BREAKING NEWS: UK Votes to Leave European Union
Today is the day that many in the international community dreaded but thought would never come. After going to the polls yesterday on a referendum whether to leave the European Union, the results became known in the early hours this morning in Europe: Britons voted to leave the European Union.
Fifty-two percent of voters opted to “Brexit.”
At the political level, the vote marks an upheaval. It means that the Brussels and London will have to enter difficult and unprecedented divorce negotiations.
The UK’s decision may encourage other EU member states to reconsider their membership in the European Union. For the United States, it means working “to preserve and reanimate the special relationship” between the two countries, noted Damon Wilson, executive vice president of the Atlantic Council, a Washington-based thin tank, during a U.S. presidential campaign season in which America’s role in the world is being debated.
“This is an enormous earthquake that will have many aftershocks,” Wilson added. “This is a very strong call to…turn the European Union into something that’s not synonymous with no jobs, low growth, and austerity, but rather…a driver for future prosperity and growth. For the United States, it means stepping up our efforts to keep the United Kingdom engaged in the world and working with us to ensure that the special relationship isn’t just a fond memory of the past.”
In anticipation of vote, the value of the British pound spiked and the the U.S. stock market was up 200 points, indicating that investors anticipated a “remain” vote and that they preferred that outcome. The uncertainty that comes with the “leave” vote is never viewed as positive in capital investment.
In the immediate aftermath of the vote, the British pound crashed, sinking to 30-year lows, and British Prime Minister David Cameron announced that he is going to resign.
Impact on U.S. Exporters
U.S. trade representative Michael Froman seemed to echo Wall Street’s apprehension. In a Reuters interview, Froman stated “I think it’s absolutely clear that Britain has a greater voice at the trade table being part of the EU, being part of a larger economic entity. We’re not particularly in the market for free trade agreements with individual countries. We’re building platforms … that other countries can join over time.”
Froman’s position reflects that of President Obama, who asserted during a speech in London that the U.S. would not start talking trade with Britain separately if they chose to leave the EU.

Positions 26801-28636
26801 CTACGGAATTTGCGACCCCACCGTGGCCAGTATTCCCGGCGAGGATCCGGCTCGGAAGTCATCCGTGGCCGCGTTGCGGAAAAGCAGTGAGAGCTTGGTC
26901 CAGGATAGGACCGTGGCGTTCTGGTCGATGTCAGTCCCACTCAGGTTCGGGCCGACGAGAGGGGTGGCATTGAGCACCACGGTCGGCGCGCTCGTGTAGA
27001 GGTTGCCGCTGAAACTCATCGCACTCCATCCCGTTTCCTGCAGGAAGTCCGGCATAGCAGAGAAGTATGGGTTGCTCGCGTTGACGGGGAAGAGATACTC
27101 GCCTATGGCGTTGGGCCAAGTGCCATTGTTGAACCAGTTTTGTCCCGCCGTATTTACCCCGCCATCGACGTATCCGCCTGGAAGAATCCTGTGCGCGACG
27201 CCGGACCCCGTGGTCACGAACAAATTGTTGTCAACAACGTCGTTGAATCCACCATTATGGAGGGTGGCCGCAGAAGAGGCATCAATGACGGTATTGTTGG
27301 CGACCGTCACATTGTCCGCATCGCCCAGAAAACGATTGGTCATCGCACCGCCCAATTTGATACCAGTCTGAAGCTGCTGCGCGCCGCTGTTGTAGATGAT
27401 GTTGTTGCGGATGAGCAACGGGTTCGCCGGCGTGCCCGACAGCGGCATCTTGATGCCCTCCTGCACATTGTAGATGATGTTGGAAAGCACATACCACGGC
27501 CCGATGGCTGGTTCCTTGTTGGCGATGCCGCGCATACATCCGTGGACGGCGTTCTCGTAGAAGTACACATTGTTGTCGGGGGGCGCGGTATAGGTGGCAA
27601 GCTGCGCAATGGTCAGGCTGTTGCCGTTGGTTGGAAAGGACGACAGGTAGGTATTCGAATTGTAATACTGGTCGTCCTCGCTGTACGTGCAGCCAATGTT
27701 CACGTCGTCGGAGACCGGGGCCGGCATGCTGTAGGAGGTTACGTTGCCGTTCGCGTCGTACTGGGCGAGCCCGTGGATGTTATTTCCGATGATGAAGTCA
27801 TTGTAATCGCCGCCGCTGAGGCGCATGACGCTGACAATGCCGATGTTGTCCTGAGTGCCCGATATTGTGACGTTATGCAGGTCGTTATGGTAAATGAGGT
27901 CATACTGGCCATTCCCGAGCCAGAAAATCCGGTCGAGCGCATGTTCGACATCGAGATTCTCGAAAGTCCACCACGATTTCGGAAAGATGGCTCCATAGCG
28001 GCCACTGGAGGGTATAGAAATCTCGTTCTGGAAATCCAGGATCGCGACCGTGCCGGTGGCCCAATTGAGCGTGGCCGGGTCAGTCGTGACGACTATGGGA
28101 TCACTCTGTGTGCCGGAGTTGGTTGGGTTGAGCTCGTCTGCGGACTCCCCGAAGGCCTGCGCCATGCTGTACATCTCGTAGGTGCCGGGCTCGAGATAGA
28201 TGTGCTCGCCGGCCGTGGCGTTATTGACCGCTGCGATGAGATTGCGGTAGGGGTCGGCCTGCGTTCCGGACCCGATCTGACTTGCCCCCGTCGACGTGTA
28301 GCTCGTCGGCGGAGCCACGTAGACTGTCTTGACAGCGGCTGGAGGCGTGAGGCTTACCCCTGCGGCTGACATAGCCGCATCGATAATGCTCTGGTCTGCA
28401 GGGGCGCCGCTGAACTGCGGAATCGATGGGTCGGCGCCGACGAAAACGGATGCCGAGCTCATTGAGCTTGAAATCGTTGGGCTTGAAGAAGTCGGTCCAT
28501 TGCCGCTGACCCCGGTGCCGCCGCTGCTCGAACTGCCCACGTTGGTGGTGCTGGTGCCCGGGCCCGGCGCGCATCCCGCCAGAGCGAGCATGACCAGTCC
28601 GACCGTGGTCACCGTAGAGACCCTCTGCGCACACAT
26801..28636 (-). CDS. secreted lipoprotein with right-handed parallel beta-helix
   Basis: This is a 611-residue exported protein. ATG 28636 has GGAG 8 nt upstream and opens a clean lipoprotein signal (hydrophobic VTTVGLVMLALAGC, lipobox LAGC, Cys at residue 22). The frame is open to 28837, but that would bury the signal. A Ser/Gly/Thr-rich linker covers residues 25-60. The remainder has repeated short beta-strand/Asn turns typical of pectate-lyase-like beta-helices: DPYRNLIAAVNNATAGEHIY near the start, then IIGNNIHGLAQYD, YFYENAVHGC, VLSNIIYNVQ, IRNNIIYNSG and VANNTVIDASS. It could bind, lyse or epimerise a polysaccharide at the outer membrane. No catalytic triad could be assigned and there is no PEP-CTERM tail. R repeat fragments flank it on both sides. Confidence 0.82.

Proponents of Brexit believe such restrictions will not last long. “The United States would presumably, very shortly, after Brexit, conclude a free trade agreement with Great Britain and will continue to have ordinary relations with the European Union as before,” said Marian L. Tupy, a senior policy analyst at the Cato Institute.
Republican presidential candidate Donald Trump expressed doubt as to whether Brexit would have any measurable impact on trade between the United States and Britain.
In an ITV interview with Piers Morgan, Trump said he had “no preference” on the pending vote, but admitted, “I think if I were from Britain, I would probably not want it.”
However, he also reassured importers and exporters that in a Trump administration, a Britain outside the EU would not go “to the back of the queue.”
Democratic presidential nominee Hillary Clinton has urged the UK to remain within the EU.
End of the EU?
Much of the speculation surrounding Britain’s EU departure is focused not on what happens next in the UK, but what happens to a weakened European Union. While trade with Britain accounts for just three percent of the U.S. total exchange of goods internationally, U.S. trade with the EU accounts for nearly 20 percent of all imports and exports.
If Brexit sets a precedent, a potential EU collapse will have profound ramifications on global economies and global trade markets. That means uncertain times for U.S. exporters.
“It is worrisome,” Joshua Feinman, chief economist and managing director of Deutsche Asset Management in the Americas told the Los Angeles Times. “You don’t know what the fallout will be.”
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